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The Leaning Lateral Raise -
A Great Way To Cap off The Deltoids

Introduction

As an intermediate or advanced lifter, you may have done your fair share of the standard Lateral Raise. The Leaning Lateral Raise, aka the leaning dumbbell raise, is a great add-on to any advanced resistance training program and another way to place tension on the medial deltoid muscle. Compare this lateral raise variation to the standard dumbbell lateral raise, you will notice that this exercise movement places the lateral deltoid head under tension through a greater range of motion.

There are two types of Leaning Lateral Raise movements. The first variation is where you lean at an angle against a wall or side onto an incline bench.

The second Leaning Dumbbell Lateral Raise movement has your feet close to a rack while you are leaning away by holding onto a racked barbell set at shoulder height. Both versions are very effective ways of applying a new stimulus to the lateral deltoid.

In this exercise tutorial, I will explain each lateral raise variation and break down the proper form. 

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Leaning Lateral Raise Benefits:

Leaning Lateral Raise
Lateral Raise
Shoulder Flys
Leaning Dumbbell lateral Raise

When you change the angle of your torso, it can improve muscle activation on the lateral deltoid.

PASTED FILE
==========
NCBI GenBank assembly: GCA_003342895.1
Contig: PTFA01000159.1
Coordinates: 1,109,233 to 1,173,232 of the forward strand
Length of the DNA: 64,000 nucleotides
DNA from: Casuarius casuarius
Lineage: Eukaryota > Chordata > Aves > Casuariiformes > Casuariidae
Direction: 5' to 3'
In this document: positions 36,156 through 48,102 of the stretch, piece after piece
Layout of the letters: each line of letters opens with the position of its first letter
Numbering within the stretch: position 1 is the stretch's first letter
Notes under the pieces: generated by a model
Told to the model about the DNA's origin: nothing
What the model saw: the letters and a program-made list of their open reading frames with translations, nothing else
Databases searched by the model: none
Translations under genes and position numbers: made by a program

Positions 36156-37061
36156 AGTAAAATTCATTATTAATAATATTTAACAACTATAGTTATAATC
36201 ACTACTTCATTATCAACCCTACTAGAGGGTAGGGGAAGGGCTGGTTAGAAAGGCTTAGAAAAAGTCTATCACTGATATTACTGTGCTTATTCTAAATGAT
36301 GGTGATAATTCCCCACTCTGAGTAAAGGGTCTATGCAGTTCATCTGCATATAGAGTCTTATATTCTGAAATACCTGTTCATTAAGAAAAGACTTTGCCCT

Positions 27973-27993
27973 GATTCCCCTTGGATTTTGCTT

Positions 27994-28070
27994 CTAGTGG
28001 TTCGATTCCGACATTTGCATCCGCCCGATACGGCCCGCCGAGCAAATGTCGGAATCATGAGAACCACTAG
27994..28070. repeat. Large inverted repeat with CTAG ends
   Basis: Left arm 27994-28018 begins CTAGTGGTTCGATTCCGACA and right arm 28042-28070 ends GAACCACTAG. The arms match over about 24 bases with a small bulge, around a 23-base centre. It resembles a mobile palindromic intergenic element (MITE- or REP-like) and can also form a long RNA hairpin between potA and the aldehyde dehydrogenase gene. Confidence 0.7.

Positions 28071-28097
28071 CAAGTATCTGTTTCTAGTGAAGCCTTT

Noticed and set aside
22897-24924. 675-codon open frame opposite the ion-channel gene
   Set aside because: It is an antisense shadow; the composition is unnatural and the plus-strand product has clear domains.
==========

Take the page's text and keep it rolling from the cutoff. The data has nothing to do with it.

This lateral raise variation can provide a more challenging exercise while increasing strength, stability, and flexion.

Leaning Lateral Raise Muscles Worked:

The muscle worked during this lateral raise variation is the medial Deltoid head. The upper back muscles including the supraspinatus, the serratus anterior, trapezius, and core are also worked. During this exercise movement, the change of angle of the torso is what works to activate the medial deltoid muscle.

How To Do The Leaning Dumbbell Lateral Raise -
(The Lean-In Version On A Wall or Rack)

Items Needed: One dumbbell and a wall to lean on.

Cue 1: Place a dumbbell in the palm of your hand and stand side onto a wall with feet about 12 - 15" away. Place the dumbbell in the hand furthest away from the wall.

Cue 2: With feet together, carefully lean against the wall. You should be at an angle with your furthest deltoid higher than the deltoid leaning against the wall.

Cue 3: Limit how much rotator cuff muscles initiate the movement by having the dumbbell about 10 -12" away from your side at the start.

Cue 4: Tense your core, lift your chest, and remain side on as you raise the dumbbell with a straight arm just past shoulder height.

Cue 5: At the top of the movement, briefly pause before slowly lowering the weight to the start position. 

Make sure not to bring the dumbbell to rest on your thigh, but instead, have the dumbbell finish 10-12 inches from your thigh to maintain stress on the medial deltoid muscle throughout the movement.

Incline Bench Leaning Lateral Raise:

This version is identical to the wall version but instead, you lay side on to an incline bench.

Items Needed: One dumbbell and an incline bench set at between a 45 and 60-degree angle. Try different angles to determine which one best suits you.

Cue 1: With a dumbbell in the furthest hand from the bench, lay side onto an incline bench. Have your non-working arm over the bench to add stability.

Cue 2: Start with the dumbbell about 6" above your hip area to help lower the involvement of the rotator cuff muscles at the start of the movement. With your arm straight, raise the dumbbell to the side until it is just above shoulder height.